By Ian Stephens *
My first sighting was brief, but remains perhaps the clearest. I was young and impressionable, in my twenties only; I had been in India little more than a year. But though I am now well into my seventies, and it happened so long ago, that brief incident still seems fresh.
It was in Simla. The month, I think, April or May – 1931; and the time politically crucial; a mere few weeks after the Irwin-Gandhi Pact, and the consequent release from jail, because of it, of bigwigs in the Indian Congress Party who, before, I had had no chance of meeting. Among these was Mrs. Naidu, whom I took a liking for. She had told me about Mr. Jinnah, well describing his distinctive appearance – she was a poet – and his, to her - she was a politician too – then enigmatic import for the evolving Indian scene.
And then suddenly, one day, in Simla, there he was: standing in bright sunshine, just outside the front entrance to the Cecil Hotel, where I lived; immobile, immaculate, a figure of scarcely believable thinness and elegance, clad in a perfect Savile Row suit, very erect, his raven-black hair well brushed back but startlingly transformed, over the forehead, by a white streak, or quiff; his face handsome, but inscrutable, somehow alarming. And he was wearing a monocle. I had never before seen anyone at all like him. And then abruptly he turned, and went indoors.
Identification was confirmed by my companion and friend Hafazat Hussain. We were both young Government employees, walking back to the hotel together for lunch.1 And there the great man, indisputably, had stood, an enigma, at the hotel entrance, alone.
And as we know – but which, of course, was not known then – those summer months of 1931 were probably the most difficult, frustrated and heartrending of his life. The first Round Table Conference in London was over, and he had been deeply disillusioned by it. The cleavage between him and the nationalists of the Hindu-dominated Indian Congress Party, his former colleagues, which had begun over the affair of the so-called Nehru report in the middle 1920s, had widened. Furthermore the Viceroy Lord Irwin – with whom Waheed Ahmad’s book2 shows his relations were quite friendly – had gone and been replaced by Lord Willingdon, a former Bombay Governor whom he had clashed with, unpleasantly, years before. Moreover his private life had lately been filled with tragedy: his marriage had been breaking up and then, suddenly, his young wife had died.
So, only a few weeks after that glimpse I had had of him, he took a house in Hampstead, and seemed to be establishing himself, as an exile, in legal practice before the British Privy Council. There was talk that he intended to stand for Parliament. The phase in his life which implied a complete, disillusioned withdrawal from Indian politics had begun.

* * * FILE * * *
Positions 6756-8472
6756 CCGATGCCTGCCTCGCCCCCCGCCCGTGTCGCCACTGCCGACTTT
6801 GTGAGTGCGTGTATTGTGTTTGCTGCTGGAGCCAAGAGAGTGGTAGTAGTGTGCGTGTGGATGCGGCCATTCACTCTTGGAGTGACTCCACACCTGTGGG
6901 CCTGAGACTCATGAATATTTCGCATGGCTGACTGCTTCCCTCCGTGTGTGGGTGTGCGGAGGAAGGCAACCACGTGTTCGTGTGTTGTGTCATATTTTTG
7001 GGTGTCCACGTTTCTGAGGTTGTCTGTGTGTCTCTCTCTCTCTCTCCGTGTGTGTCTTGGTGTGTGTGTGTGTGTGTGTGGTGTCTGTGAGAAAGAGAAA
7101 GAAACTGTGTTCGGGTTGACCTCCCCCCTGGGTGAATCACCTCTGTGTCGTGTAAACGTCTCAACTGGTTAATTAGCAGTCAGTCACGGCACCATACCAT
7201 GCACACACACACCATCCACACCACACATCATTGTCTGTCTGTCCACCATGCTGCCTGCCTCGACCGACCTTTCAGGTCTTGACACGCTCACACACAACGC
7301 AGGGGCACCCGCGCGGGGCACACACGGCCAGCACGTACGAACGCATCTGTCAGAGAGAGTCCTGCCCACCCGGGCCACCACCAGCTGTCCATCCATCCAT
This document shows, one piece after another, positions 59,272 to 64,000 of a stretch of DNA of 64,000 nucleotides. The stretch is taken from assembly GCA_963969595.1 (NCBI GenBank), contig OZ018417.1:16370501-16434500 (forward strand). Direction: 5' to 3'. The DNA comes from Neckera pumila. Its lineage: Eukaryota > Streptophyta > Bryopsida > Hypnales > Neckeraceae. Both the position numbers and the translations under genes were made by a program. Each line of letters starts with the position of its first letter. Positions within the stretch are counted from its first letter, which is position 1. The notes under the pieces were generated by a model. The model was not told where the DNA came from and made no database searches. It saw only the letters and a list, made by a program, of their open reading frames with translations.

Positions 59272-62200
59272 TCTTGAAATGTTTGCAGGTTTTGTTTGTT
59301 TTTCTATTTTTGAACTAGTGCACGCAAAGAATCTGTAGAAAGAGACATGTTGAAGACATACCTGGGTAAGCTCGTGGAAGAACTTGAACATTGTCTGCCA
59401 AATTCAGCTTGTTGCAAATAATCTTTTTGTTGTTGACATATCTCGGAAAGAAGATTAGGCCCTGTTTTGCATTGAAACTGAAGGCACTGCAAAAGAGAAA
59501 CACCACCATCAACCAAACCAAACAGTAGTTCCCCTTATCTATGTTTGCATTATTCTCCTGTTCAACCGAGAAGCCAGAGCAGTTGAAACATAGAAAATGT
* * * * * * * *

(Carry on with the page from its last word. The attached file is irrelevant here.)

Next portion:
However, about two years later, a change set in. Liaqat Ali Khan and his wife came to him, urging him not to make his dissociation from India’s Muslims total. By 1935, he occasionally reappeared, to make speeches in the Indian Legislature, some of which I listened to. They were very able but, with me, gripped the intellect rather than the heart.
It might, at the point, be fascinating to speculate on what the course of events would have been, during those ambiguous, history-shaping middle years of the 1930s, had Iqbal’s opinions had been different, or had Sir Fazl-i-Husain not died when he did, when in his later fifties merely – not an old man – in July 1936. I was slightly acquainted with both these eminent persons.
Iqbal’s influence, of course, sustainedly favoured Pakistan’s creation, in some form, throughout. But Sir Fazli’s did not; and he was a powerful leader; and free, at that stage, for active re-entry into politics, his term of office as a Member of the Viceroy’s Executive Council, having ended only the year before. From evidence at the time – and his son Azim Husain’s book confirms it – his views about what should be the right policies for Muslims on the subcontinent had, by 1935 or thereabouts diverged, very much, from Jinnah’s and some of his comments on the future Quaid were harsh.3
On these matters, however, other contributors to this Congress will have much weightier things than me to say. And it was not till 1937 that Mr. Jinnah re-entered the subcontinent’s politics in a history-changing way-by which time I had moved from Government employ in Delhi-Simla to be a leader-writer on “The Statesman’, in Calcutta. So, for some years, I did not, physically, see him.